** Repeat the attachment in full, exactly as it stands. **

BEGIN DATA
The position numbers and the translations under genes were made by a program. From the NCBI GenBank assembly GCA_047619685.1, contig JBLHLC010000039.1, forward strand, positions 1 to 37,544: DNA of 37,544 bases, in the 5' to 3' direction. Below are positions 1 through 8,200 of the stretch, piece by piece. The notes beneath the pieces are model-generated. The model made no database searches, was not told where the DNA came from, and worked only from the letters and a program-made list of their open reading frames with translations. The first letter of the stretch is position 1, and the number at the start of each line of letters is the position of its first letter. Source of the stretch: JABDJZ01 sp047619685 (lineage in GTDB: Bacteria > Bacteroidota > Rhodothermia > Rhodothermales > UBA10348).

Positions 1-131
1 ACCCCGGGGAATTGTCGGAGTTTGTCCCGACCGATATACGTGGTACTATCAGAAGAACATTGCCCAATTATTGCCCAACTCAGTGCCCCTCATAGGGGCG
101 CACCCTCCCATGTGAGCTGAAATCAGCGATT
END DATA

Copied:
The position numbers and the translations under genes were made by a program. From the NCBI GenBank assembly GCA_047619685.1, contig JBLHLC010000039.1, forward strand, positions 1 to 37,544: DNA of 37,544 bases, in the 5' to 3' direction. Below are positions 1 through 8,200 of the stretch, piece by piece. The notes beneath the pieces are model-generated. The model made no database searches, was not told where the DNA came from, and worked only from the letters and a program-made list of their open reading frames with translations. The first letter of the stretch is position 1, and the number at the start of each line of letters is the position of its first letter. Source of the stretch: JABDJZ01 sp047619685 (lineage in GTDB: Bacteria > Bacteroidota > Rhodothermia > Rhodothermales > UBA10348).

Positions 1-131
1 ACCCCGGGGAATTGTCGGAGTTTGTCCCGACCGATATACGTGGTACTATCAGAAGAACATTGCCCAATTATTGCCCAACTCAGTGCCCCTCATAGGGGCG
101 CACCCTCCCATGTGAGCTGAAATCAGCGATT